Erica here again...Yay for another tea-drinker! :)


6) Which character from Little House on the Prairie are you most like?
What I love about LHOP is that I relate to a few characters. I’m the oldest of two sisters (I also have two older brothers), so growing up I often felt like Mary. I was the responsible sister, and if you asked my younger sister Andrea, she’d tell you I never got into trouble and was a “perfect” little girl like Mary. :) As I got older, and discovered my love for writing, I began to relate to Laura. I wanted to write about my childhood and my family and all the nuances of my community life. Now, as a mother of four, I totally get Ma! J I remember re-reading the series after having children, and seeing Ma’s point of view for the first time. I can’t even begin to understand how difficult it was to live on the prairie as a pioneer. Go Ma Ingalls!

7) What is your favorite housekeeping chore?
Ugh. Can I say it again? Ugh. I do not enjoy housekeeping—I enjoy a clean, organized house, but with four children, a dog, a cat, two small businesses we run out of the house, and homeschooling, our house gets a workout every day! Last week my eight year old daughter said to me: “I bet our house likes when we all leave so it can take a break.” :) If someone twisted my arm, and I had to say one favorite chore, it would probably be vacuuming. Usually this comes at the end of my cleaning routine and it gives me great satisfaction to see it done. :) Here’s one of my favorite pictures from parenting twins. As they get older, their messes only get bigger. :)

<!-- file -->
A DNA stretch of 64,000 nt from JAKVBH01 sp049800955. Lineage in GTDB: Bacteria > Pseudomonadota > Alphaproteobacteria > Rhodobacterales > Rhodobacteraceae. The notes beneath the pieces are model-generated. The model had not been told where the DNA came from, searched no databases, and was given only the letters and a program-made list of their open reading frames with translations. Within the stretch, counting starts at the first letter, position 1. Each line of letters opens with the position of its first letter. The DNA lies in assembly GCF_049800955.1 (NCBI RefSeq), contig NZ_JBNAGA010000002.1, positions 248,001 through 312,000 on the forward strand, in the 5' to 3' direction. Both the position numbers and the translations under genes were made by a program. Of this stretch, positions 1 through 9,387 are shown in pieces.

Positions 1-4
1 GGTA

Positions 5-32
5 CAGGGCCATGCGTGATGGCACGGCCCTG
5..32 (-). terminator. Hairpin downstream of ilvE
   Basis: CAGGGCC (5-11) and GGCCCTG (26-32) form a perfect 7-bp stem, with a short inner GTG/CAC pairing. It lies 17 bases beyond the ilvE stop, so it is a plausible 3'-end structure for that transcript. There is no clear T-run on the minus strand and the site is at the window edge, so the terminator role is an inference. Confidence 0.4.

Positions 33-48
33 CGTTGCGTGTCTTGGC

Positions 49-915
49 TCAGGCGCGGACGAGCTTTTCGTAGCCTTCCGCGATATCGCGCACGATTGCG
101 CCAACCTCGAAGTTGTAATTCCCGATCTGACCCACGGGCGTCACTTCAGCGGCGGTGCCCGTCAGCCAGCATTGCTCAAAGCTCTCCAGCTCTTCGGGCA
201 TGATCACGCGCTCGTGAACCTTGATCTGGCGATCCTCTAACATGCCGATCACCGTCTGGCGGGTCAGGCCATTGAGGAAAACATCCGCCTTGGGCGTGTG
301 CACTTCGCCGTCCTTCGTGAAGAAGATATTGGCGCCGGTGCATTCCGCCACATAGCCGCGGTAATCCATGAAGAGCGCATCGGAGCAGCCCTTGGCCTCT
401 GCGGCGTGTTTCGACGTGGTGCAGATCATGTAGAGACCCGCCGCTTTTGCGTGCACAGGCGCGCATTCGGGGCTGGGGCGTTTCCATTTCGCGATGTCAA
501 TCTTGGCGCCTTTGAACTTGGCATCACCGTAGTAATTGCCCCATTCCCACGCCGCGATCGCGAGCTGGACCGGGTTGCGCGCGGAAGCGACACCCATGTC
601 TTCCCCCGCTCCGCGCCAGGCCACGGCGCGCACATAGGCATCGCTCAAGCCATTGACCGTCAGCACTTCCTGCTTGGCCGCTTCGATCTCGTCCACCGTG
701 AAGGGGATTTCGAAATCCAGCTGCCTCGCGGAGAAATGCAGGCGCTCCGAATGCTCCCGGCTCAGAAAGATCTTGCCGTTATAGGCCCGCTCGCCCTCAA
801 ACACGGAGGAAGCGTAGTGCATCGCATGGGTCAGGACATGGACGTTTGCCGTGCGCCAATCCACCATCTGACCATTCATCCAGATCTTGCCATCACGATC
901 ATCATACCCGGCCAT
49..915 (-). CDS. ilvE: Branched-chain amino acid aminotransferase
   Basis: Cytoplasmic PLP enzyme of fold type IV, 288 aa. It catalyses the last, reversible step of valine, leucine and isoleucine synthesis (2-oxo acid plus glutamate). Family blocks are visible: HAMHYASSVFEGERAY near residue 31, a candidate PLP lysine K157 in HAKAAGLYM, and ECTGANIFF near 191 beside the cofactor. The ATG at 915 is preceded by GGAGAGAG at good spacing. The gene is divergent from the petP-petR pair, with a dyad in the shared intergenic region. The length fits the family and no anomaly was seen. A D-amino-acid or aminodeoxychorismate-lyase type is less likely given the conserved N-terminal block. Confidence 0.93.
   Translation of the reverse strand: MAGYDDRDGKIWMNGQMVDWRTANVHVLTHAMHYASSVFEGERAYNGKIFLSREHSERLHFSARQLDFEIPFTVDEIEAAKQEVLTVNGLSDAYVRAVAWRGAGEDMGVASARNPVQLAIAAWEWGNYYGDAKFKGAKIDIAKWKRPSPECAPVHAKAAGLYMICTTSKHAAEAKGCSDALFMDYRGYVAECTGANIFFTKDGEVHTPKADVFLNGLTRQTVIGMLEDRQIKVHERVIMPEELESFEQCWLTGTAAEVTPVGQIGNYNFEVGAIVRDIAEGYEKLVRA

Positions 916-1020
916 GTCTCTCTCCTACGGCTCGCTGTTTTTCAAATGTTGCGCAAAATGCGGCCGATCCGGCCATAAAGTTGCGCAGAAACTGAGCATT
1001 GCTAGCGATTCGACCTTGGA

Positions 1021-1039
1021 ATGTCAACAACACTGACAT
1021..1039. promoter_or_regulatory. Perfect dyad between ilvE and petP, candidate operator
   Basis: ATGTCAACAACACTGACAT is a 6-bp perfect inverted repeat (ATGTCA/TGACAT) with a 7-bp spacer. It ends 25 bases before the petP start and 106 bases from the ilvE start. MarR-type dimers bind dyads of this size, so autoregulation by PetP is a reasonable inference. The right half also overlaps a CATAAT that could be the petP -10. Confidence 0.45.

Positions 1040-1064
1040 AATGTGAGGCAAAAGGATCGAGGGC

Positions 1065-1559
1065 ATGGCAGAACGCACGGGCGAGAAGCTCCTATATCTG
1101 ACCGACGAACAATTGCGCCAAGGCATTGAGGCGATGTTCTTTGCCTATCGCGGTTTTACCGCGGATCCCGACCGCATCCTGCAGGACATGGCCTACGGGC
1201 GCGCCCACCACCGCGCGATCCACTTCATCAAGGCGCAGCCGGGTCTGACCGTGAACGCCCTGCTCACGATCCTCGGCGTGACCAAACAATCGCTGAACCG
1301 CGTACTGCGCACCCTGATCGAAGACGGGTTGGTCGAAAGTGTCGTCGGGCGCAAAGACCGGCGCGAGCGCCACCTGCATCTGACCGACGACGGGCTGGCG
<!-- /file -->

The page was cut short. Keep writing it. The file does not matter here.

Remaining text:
8) If you were stranded on an island, what FICTION novel could you not live without?

I have so many favorites! Some recent ones are The Wood’s Edge, by Lori Benton, The Colonel’s Lady, by Laura Frantz, Rebellious Heart, by Jody Hedlund…but the one I have read numerous times and I never tire of is Redeeming Love, by Francine Rivers. I know this may seem like a generic answer, since it’s a favorite of so many people—but there is a good reason for its popularity! Every time I read Redeeming Love, I come away with a new insight, a different perspective, and a deeper understanding. The story is rich in characters, plot, dialogue, setting, and spiritual depth. I’m a huge fan of plot twists and unexpected revelations, and that book is ripe with them! If you’ve read it, you know what I mean.

9) Do you have a writing mentor? If so, what is one of the biggest things they have taught you about your writing journey?

I have a few mentors, but the one who has taught me the most is Susan May Warren. Not only has she been a fantastic teacher, but she’s also become a good friend (we Minnesotans need to stick together). J I think the biggest thing she’s taught me is the importance of a support network. Writing can be a lonely, solitary pursuit—but it doesn’t have to be. There is power in numbers! As I walk this writing journey, I’m so thankful for kindred spirits who travel beside me. They encourage me, pray for me, brainstorm with me, laugh with me, cry with me—but best of all, they love me, and that is a priceless gift.

10) You know I'm going to ask you for a selfie!!!?

Here’s a different take on a selfie. J I took this picture on the beach in Monterey, California during the Books & Such Literary Management Retreat.

To celebrate Gabrielle coming to our blog, we're giving away a copy of one of her favorite books! Enter the giveaway, then come back and ask Gabrielle a 'get to know you' kind of question!